Cambridge Quarterly of Healthcare Ethics 15 (1):22-34 (2005)
On both sides of the debate on the use of embryos in stem cell research, and in reproductive technologies more generally, rhetoric and symbolic images have been evoked to influence public opinion. Human embryos themselves are described as either “very small human beings” or “small clusters of cells.” The intentions behind the use of these phrases are clear. One description suggests that embryos are already members of our community and share with us a right to life or at least respectful treatment, whereas the other focuses on the differences between embryos and adult human beings with normal capacities, that is, their lack of sentience and of personal identity. The research on stem cells has been nicknamed “Frankenstein science” or presented as “research that could stop Parkinson disease.” Again, one description reminds us of scary science-fiction scenarios where the scientist is guilty of “playing God,” whereas the other description highlights the worth and potential benefits of the research outcomes
|Keywords||moral status research ethics embryos|
|Categories||categorize this paper)|
References found in this work BETA
No references found.
Citations of this work BETA
Disputes Over Moral Status: Philosophy and Science in the Future of Bioethics. [REVIEW]Lisa Bortolotti - 2007 - Health Care Analysis 15 (2):153-8.
Symbolism and Sacredness of Human Parthenotes.Zubin Master & G. K. D. Crozier - 2011 - American Journal of Bioethics 11 (3):37-39.
Similar books and articles
Stem Cell Research, Personhood and Sentience.Lisa Bortolotti & John Harris - 2005 - Reproductive Biomedicine Online 10:68-75.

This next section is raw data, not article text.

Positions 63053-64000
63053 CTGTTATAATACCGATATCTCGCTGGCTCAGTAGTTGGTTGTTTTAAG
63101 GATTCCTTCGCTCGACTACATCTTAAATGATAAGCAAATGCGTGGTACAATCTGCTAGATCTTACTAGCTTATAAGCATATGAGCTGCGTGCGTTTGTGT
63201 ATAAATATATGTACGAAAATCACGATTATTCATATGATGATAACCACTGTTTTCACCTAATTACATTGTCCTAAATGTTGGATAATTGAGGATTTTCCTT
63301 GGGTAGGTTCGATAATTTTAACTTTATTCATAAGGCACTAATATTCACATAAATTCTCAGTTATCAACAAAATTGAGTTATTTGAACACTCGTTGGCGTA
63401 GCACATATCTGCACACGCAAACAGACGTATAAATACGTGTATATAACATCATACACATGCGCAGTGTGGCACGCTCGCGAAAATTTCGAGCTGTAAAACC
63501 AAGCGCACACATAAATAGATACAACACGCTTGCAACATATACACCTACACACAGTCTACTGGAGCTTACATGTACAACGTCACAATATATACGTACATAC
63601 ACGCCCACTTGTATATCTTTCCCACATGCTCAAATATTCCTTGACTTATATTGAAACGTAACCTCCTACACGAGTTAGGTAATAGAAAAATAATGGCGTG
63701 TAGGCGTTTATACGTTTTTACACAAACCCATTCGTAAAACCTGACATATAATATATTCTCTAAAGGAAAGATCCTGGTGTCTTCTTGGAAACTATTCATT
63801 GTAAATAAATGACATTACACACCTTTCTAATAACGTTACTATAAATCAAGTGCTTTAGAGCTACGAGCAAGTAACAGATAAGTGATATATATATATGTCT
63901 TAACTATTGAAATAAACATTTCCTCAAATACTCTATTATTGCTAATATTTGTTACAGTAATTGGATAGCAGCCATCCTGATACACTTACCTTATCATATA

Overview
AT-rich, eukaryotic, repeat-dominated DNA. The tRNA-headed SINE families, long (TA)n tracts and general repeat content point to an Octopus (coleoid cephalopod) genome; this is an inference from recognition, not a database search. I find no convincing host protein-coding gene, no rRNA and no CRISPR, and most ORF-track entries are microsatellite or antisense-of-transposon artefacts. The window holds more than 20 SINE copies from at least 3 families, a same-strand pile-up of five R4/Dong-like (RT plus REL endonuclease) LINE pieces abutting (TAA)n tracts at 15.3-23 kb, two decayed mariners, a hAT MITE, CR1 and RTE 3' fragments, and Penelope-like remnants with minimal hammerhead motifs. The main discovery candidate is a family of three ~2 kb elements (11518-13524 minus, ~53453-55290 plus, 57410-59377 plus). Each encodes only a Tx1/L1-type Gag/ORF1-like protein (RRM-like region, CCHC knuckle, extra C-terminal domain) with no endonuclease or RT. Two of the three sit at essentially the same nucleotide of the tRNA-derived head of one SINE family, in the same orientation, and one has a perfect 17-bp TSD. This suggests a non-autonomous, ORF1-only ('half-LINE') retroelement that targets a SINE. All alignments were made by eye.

Human Embryonic Stem Cell Research and the Discarded Embryo Argument.Mark Moller - 2009 - Theoretical Medicine and Bioethics 30 (2):131-145.
The Ethics of Embryonic Stem Cell Research.Howard J. Curzer - 2004 - Journal of Medicine and Philosophy 29 (5):533 – 562.
Stem Cell Research and the Problem of Embryonic Identity.Phillip Montague - 2011 - Journal of Ethics 15 (4):307-319.
Researchers and Firing Squads: Questions Concerning the Use of Frozen Human Embryos.P. Tully - 2011 - Journal of Medicine and Philosophy 36 (5):516-528.
Abortion, Embryonic Stem Cell Research, and Waste.David A. Jensen - 2008 - Theoretical Medicine and Bioethics 29 (1):27-41.
Saving Seven Embryos or Saving One Child? Michael Sandel on the Moral Status of Human Embryos.Gregor Damschen & Dieter Schönecker - 2007 - Journal of Philosophical Research 32 (Ethics and the Life Sciences):239-245.
All Embryos Are Equal?: Issues in Pre-Implantation Genetic Diagnosis, IVF Implantation, Embryonic Stem Cell Research, and Therapeutic Cloning.Daniel Holbrook - 2007 - International Journal of Applied Philosophy 21 (1):43-53.
Stem Cell Research: A Target Article Collection Part II - What's in a Name: Embryos, Clones, and Stem Cells.Jane Maienschein - 2002 - American Journal of Bioethics 2 (1):12 – 19.
“More on Respect for Embryos and Potentiality: Does Respect for Embryos Entail Respect for in Vitro Embryos?”.Stephen S. Hanson - 2006 - Theoretical Medicine and Bioethics 27 (3):215-226.
Donating Fresh Versus Frozen Embryos to Stem Cell Research: In Whose Interests?Carolyn Mcleod & Françoise Baylis - 2007 - Bioethics 21 (9):465–477.
Saving Seven Embryos or Saving One Child?Gregor Damschen & Dieter Schönecker - 2007 - Journal of Philosophical Research 32 (Supplement):239-245.
Stem Cell Research in Germany: Ethics of Healing Vs. Human Dignity. [REVIEW]Fuat S. Oduncu - 2003 - Medicine, Health Care and Philosophy 6 (1):5-16.
Added to index2010-08-24
Total downloads44 ( #111,892 of 2,132,880 )
Recent downloads (6 months)14 ( #53,262 of 2,132,880 )
How can I increase my downloads?
There are no threads in this forum
Nothing in this forum yet.